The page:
Our last posting on the speechwriter who is currently freelancing and once wrote for President Clinton, we explore how she developed a speech. As earlier mentioned, the subject had much to say about her process, which she laid out in a careful sequence in her e-mailed responses prior to our interview.
Under some questioning about possible recursiveness in her process during the interview she was first slightly defensive: “I’ve been doing this for a long time now. So for me it is a fairly orderly process, now. Some speeches are harder to write than others. Some clients are harder to write for, some issues are more difficult, but in general I feel like the process of writing a speech is a very natural and a fairly fluid one and I go about it more or less the same way every time. And so, so yes. At this stage in my career, it does flow like that.” But further prodding forced a more complex depiction. “The process is often that I’ll get something done and I’ll look and I’ll realize that page three should actually be page five. … I know exactly what to expect and that’s part of what I expect, that there will be that revision and rejiggering. And, you know, oftentimes part of that is the sentence that seems so brilliant to you in the first draft, you know you’ve got to kill by the time you get to the fourth draft. Because it doesn’t fit anymore, or you know it wasn’t as good as you thought it was.” The subject concurred with the interviewer that what she had developed could be characterized as a workable “system” or “approach.” “It’s not like checking the boxes. It’s not like step one, step two, step three. But … in terms of how I go about it, it feels natural.”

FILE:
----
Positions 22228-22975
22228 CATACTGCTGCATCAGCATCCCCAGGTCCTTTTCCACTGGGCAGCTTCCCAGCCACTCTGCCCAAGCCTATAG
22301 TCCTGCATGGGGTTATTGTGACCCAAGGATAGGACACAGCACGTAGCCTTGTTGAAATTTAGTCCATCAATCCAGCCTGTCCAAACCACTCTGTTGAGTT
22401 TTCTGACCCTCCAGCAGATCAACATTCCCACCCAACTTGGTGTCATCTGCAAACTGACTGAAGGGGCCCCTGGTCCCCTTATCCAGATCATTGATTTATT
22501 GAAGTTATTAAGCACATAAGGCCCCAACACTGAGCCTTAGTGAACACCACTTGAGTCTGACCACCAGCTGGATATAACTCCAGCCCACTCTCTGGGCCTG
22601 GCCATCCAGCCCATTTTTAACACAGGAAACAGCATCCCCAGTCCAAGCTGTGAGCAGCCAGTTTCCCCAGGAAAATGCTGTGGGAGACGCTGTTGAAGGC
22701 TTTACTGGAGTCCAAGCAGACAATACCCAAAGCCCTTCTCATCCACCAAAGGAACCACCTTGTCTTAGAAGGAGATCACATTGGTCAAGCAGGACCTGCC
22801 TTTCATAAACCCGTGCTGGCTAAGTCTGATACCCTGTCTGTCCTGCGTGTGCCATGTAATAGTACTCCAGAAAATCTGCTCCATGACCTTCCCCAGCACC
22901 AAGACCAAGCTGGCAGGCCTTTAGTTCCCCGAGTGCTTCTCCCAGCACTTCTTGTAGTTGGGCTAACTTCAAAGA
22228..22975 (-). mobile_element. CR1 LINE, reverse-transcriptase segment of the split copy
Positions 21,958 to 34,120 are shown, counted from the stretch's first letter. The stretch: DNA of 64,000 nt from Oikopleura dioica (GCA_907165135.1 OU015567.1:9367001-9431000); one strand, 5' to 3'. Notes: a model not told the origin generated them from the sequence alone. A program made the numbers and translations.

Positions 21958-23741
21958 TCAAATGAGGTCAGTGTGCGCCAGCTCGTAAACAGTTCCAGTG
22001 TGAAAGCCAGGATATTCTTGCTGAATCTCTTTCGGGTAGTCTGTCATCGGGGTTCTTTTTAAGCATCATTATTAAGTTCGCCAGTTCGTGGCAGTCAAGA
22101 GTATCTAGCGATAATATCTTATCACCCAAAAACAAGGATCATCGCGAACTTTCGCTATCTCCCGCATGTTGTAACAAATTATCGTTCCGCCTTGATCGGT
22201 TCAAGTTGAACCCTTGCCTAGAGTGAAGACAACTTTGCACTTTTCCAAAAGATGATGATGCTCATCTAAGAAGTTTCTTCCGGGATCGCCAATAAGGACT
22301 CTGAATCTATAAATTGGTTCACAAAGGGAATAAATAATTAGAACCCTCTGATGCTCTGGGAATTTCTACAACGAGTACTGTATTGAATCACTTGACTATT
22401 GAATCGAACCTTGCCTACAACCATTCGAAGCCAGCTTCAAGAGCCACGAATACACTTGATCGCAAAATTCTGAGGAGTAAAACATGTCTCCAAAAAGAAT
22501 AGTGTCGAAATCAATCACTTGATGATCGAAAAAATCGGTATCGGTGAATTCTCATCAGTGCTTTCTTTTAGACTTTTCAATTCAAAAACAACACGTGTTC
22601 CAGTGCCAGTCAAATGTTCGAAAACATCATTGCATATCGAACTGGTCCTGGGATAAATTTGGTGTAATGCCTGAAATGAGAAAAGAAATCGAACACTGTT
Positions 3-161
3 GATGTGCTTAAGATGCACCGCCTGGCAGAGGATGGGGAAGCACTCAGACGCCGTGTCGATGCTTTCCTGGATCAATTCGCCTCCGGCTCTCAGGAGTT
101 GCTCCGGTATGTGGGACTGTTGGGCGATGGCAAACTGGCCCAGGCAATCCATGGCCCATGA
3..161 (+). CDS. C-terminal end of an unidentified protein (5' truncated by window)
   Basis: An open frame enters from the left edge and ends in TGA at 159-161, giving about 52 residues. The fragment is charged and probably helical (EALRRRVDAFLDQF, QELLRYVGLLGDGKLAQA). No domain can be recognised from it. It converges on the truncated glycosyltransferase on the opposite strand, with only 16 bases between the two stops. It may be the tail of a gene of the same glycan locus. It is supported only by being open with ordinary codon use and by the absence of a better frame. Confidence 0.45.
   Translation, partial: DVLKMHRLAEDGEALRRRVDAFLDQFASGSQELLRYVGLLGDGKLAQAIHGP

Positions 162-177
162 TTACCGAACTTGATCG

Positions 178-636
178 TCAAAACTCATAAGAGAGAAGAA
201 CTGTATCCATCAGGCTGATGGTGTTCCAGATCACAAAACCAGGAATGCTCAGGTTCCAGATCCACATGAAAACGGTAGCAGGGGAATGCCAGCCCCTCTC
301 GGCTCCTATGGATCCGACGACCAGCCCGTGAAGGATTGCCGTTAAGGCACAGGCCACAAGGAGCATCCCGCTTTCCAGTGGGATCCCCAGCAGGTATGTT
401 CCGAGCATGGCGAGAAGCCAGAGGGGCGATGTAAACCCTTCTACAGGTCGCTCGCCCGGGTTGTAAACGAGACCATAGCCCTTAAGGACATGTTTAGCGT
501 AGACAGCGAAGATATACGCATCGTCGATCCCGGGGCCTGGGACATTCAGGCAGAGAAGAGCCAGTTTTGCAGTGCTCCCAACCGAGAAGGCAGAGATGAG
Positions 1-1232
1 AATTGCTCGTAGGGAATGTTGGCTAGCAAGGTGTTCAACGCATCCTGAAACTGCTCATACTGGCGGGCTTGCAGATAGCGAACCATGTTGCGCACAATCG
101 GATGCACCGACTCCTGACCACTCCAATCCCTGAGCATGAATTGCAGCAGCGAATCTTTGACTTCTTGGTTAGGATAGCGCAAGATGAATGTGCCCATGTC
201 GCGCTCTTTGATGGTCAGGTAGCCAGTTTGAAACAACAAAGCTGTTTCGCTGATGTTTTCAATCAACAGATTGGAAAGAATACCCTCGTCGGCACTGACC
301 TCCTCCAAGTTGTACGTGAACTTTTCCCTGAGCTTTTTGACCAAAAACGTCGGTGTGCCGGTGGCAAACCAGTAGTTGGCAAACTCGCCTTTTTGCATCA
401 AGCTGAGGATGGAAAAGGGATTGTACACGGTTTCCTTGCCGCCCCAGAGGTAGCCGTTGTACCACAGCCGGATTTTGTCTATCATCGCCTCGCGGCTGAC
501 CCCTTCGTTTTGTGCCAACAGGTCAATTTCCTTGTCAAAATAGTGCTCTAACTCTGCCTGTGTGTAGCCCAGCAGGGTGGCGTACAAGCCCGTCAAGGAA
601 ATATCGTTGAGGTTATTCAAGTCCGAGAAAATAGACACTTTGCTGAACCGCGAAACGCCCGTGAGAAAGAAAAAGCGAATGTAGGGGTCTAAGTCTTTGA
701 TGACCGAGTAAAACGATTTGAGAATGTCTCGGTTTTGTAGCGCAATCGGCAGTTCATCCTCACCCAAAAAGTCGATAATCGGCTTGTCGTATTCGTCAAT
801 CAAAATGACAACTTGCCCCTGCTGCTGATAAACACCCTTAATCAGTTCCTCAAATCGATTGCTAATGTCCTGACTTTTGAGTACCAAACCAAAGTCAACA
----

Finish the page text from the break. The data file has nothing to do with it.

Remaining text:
Those steps in the process could, nonetheless, be clearly matched up with what the subject said about the development of the Northern Ireland speech. Like the employees at the Washington Metro and the FAA, her first move is to collect as much information about the occasion and the audience as possible. What is the event’s purpose? Why was the speaker invited? Will there be other speakers on the program? What are the demographics of the audience, and what are their “emotional” expectations? “What issues are on their minds? What do they think of this speaker? What would they want this speaker to think/know about them?”
One can see the answers to these questions worked smoothly into the Belfast speech—the allusions to the “troubles” of the past 25 years in Northern Ireland and to the Christmas season, the acknowledgement of not just dignitaries but of the factory workers present, the awareness of not just the speaker’s position, but of his personality and of his public persona. “I need to know … not just what they think on their issue or their policy or their little fiefdom, but who they are—where they grew up, what they like, what they care about, where they vacation, who they’re married to, how many kids they have … what’s on their bed side table, if I can get it.” With all the material about Clinton in books and other media, “it was easy to just go read it, a biography.” Other clients require more digging, and conversations with them and/or their staff. Talking to the prospective speakers isn’t always possible, but it helps also to find out the cadence and phrasing of their speech, as well as the words “that they routinely stumble over,” like “nucular.”